JC Smith, of Bailiwick Clothing, initially didn't want to make masks. Now his brand is in the mask business.
This interview was conducted with JC Smith, founder of D.C.-based Bailiwick Clothing Company.
JC started the company with his brother when they noticed a tshirt design they simply gave away to another clothing company resulted in tens of thousands of dollars in sales for that brand which begged the question, “Why not recreate this level of success for ourselves?” This was the inspiration for Bailiwick Clothing Company, a D.C.-based apparel brand with a focus on the visual narrative of the District of Columbia and the intrinsic culture of its residents.
The Bailiwick Clothing Company catalogue is nothing short of a stunning, visual smorgasbord of the city’s cultural history that ranges from local slang, allusions to iconic landmarks, and a number of other references only ‘locals’ get. The brand’s loyalty to the District of Columbia is only matched by the city’s residents, with some of the area’s most notable entrepreneurs, athletes, and local leaders sporting Bailiwick shirts.
With that said, JC and his company are not immune to the effects that COVID-19 has had on retail. The precipitous drop in revenue has forced many retail giants to stay solvent any way they can, and for the unfortunate few that can’t - face bankruptcy.
This interview explores how JC is keeping Bailiwick afloat in the turbulence that rocked his industry, as well as the realities they face in keeping the business alive.
What is your name? What is the name of your business?
I'm JC Smith, and the name of the business is Bailiwick Clothing Company.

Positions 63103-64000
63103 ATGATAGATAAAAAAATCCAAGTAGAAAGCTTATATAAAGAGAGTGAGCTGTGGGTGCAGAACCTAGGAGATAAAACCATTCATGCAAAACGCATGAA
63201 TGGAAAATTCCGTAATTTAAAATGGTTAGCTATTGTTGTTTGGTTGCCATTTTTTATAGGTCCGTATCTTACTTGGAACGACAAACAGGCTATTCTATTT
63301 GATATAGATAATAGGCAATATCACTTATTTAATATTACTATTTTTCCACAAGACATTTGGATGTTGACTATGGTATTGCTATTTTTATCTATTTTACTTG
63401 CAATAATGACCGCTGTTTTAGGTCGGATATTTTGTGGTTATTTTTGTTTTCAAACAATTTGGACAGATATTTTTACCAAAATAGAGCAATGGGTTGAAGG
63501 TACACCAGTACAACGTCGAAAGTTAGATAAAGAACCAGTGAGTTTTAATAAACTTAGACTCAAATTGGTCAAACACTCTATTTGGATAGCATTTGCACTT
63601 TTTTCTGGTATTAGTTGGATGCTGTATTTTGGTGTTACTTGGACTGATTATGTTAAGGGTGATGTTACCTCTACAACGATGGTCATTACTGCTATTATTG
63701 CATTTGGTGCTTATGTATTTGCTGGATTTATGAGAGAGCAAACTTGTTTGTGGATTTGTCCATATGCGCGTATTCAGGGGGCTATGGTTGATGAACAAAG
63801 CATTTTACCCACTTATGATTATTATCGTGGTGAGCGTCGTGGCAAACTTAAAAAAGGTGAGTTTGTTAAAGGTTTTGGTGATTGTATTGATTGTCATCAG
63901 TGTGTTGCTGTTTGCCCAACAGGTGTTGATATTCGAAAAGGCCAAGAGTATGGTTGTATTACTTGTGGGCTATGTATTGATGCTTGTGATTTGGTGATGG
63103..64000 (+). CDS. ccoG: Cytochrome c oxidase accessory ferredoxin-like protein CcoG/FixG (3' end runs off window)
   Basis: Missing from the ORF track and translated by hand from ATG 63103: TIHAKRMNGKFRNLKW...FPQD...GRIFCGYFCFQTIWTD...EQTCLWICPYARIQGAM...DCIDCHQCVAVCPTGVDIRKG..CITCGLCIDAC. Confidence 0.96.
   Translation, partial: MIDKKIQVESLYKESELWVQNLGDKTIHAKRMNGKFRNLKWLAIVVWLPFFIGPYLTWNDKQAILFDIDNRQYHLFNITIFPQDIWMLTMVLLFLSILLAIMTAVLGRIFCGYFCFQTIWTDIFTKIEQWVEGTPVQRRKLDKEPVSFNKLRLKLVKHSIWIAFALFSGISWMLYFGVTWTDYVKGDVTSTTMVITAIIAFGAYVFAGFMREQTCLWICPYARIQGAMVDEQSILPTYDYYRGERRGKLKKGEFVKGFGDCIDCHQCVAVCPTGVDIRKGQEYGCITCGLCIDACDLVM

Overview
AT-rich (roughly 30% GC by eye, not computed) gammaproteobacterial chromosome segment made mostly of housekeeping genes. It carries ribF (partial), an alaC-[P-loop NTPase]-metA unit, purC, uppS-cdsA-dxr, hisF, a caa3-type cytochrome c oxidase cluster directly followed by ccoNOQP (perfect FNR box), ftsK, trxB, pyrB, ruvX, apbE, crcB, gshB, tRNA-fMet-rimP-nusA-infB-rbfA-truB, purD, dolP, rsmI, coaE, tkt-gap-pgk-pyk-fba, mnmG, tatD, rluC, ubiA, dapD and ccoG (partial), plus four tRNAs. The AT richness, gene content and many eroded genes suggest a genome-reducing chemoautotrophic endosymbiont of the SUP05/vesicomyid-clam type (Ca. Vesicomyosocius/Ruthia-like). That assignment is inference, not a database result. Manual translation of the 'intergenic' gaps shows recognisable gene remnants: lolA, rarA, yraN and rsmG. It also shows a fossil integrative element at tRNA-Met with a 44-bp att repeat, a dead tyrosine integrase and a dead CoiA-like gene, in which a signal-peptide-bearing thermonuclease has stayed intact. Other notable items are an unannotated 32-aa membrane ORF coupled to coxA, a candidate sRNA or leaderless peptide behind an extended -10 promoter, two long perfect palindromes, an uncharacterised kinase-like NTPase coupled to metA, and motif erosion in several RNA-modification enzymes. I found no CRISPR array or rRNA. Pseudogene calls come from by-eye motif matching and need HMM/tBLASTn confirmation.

Describe what your business was like before Covid-19 hit. What did an average day look like for your business?
Before COVID-19 things were going really well. Usually this part of the year is a little slower. We're ramping up. Because a lot of our business actually happens at events, we do a lot of pop ups and things like that. Business before would be strategizing, putting things in place for the summertime. We’re normally setting our strategy, getting the spring line out and getting ready for the summer line. Tank tops, crop tops and things like that. We do it all in the DMV. All the sales and designs happen here in D.C. The actual printing and embroidery production mostly happens in Virginia.
When did you start to feel the impact of COVID-19, what happened?
Honestly, almost right away. One of our biggest events of the first part of the year is SXSW. We make a lot of the shirts for the #WeDC House and other groups that exhibit there. We had a bunch of really big orders that were earmarked for SXSW. Then the event got canceled. We had already produced those orders and were on the way to deliver them, ship them off to Austin. Cancelling that event felt like a pretty big deal.
Another big part of our business is retail. We sell our shirts at a lot of local retailers in D.C. and at a couple museums as well. We sell our shirts at the National Zoo, the National Portrait Gallery, at both Reagan Airport and Dulles Airport, and then at Shop Made in DC, and a few other small retailers and boutiques around the city. Once COVID happened, you started seeing all these retailers, museums and shops close, and immediately a big chunk of our revenue went away. By not having events and not having retail, you see the impact really quickly.
How has your assessment of the potential impact on your business changed over time as this situation has unfolded?
At first the main thing was just the uncertainty. Everyone's just nervous and wondering how long this will last. We started to pivot. We started ramping up our online business. We've always had online business but that made up about 25% of our total business. Since the retail events have dried up, we put more of our efforts on building up our website, putting more products out there. We started making masks.